Monday, June 18, 2012

4 Tips to Help You Score Well on a Wet Golf Course

Most golfers prefer a dry course, but inevitably you'll find yourself facing wet conditions.

Perhaps you are playing in a tournament or on a special out-of-town course and a quick shower passes through the course. It a special day and you don't want to pass up the opportunity. Whatever the reason, playing a wet course requires some special techniques and skills.

For those old and new to golf, here's a quick safety tip.

Never play golf during a thunderstorm. Being struck by lightning is no laughing matter. Standing out in the open, unprotected, or under a tree or near water, and holding a metal shaft in your hands, puts you at a drastically higher risk. Don't wait to hear the thunder or see the first lightning strike, as the first strike might be close to you. Be smart. Mark your ball and get to the clubhouse at the first sign of any inclement weather.

After the storm has passed and it is safe to return to the course, here are some tips to help you get through a wet course without sacrificing your score:

1. When you are playing a course that is truly wet, and not just damp, you may notice your feet sinking into the turf. Choke down on the club shaft, up to one inch to prevent making fat shots.

2. The first hole you play on a wet course should be considered a course evaluation hole. Many inexperienced golfers assume they can play the same club on a wet course as they would on a dry course, but this is almost never the case.

As you hit your first series of shots on the first hole, pay close attention to how your ball reacts when it lands. You'll most likely find that it will not roll anywhere near as much on wet turf as it would on dry.

If this is the case, don't be afraid to add more club to your future shots. You may find that you can add one, two, or even three clubs depending on how wet the course is and how far or little your ball rolls.

3. If you find yourself in the rough on a wet course, you may need to adjust your swing. Raining your hands slightly at address will make the club shaft more vertical. A more vertical swing will get through wet grass easier than a horizontal club shaft.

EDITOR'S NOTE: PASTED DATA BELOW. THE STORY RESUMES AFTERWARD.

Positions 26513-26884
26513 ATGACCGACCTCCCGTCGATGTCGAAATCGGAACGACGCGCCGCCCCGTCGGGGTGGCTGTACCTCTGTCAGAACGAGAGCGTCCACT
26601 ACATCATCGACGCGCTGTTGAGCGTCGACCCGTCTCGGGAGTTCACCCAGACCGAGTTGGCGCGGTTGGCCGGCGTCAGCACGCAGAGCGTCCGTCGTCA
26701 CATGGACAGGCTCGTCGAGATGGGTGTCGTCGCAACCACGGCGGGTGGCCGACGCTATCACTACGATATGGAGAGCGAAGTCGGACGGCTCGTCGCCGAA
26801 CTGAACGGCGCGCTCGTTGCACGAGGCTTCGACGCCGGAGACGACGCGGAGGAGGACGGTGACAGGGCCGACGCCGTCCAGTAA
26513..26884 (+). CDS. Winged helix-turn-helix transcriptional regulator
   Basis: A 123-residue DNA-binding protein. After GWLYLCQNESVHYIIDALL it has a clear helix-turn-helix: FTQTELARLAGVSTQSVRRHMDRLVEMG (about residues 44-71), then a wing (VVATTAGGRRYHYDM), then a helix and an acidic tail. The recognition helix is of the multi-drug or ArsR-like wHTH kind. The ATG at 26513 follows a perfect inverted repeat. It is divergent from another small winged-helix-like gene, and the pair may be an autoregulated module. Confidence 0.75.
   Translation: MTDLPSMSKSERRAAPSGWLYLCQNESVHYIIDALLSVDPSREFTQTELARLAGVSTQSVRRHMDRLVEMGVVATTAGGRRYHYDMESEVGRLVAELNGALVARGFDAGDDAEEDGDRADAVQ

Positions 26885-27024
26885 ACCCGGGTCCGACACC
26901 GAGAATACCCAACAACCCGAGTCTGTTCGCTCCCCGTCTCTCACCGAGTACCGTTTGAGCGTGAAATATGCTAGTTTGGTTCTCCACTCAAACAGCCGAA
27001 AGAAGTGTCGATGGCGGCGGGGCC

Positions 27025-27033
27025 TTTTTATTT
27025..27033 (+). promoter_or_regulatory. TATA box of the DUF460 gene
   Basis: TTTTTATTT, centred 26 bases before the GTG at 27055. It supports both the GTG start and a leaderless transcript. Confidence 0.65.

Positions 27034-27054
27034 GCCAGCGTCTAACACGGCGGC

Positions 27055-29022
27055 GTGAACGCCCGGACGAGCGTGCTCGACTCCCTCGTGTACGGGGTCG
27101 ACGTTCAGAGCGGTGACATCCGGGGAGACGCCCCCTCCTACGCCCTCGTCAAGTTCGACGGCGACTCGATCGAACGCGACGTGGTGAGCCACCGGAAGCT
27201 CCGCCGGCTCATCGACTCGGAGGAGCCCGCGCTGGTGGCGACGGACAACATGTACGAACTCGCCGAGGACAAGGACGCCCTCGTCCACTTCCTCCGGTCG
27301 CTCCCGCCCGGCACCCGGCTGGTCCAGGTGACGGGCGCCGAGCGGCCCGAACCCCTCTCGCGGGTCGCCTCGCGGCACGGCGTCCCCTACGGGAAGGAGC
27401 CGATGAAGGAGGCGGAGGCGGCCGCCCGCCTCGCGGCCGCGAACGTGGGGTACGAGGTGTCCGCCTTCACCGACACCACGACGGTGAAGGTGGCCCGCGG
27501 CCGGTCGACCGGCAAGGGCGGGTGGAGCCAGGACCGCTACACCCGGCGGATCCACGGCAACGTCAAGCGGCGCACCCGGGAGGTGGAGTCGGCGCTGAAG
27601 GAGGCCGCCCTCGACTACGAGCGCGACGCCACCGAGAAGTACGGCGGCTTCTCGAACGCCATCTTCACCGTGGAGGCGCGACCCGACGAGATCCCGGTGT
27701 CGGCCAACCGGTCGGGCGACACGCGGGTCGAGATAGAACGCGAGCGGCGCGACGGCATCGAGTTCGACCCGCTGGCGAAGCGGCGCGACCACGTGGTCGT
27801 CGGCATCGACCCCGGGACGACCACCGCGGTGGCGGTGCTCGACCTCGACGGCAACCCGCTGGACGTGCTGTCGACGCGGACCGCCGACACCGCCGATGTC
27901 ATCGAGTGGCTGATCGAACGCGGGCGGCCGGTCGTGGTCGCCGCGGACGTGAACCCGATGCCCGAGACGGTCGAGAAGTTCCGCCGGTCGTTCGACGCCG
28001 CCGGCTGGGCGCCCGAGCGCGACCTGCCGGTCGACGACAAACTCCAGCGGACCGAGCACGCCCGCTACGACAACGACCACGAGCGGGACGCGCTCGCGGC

Playing out of the rough also requires more power to compensate for the sticky grass that slows down club head speed. Try not to swat at the ball on the downswing. Just add a little more power throughout the swing to increase club head speed.

When playing on a dry course in the rough, we are told not to grip the club too tightly. On a wet course, the deeper grass provides opposition. Make sure you are holding the club tight enough to keep the face of the club from flying open upon impact with the ball.

Take a couple of practice swings in the rough to get a feel for the amount of resistance the club head is getting from the wet grass.

4. Putting on a wet green is almost always slower than normal. Little rooster tails of water indicate increased drag on the ball. Take this into account when judging the pace of a putt. If you are starting your round after the rain, then get to the practice green quickly to get a feel for the break and resistance on the ball.

You will also find that balls do not break as much on a wet green (with the exception of a crnss-grain). You may find that your ball actually "slides" down the grain on very wet greens as it goes with the water flow.

In general, it is best to be more aggressive when playing on a wet course. Try to make more solid hits on a straighter target path to compensate for the drag caused by the water. This may not work in every case, but the odds are with you in these conditions.

Always repair the ball marks on the green. With wet play the ball generally hits and sticks. Repairing the ball mark on a wet green will allow the green to be in better shape after it dries.

Playing a wet course requires you to adjust your course management skills and play modified shots that work with the water rather than trying to fight it.

Be patient, be mindful of your shots, and don't be afraid to change your tactics as you move from hole to hole.

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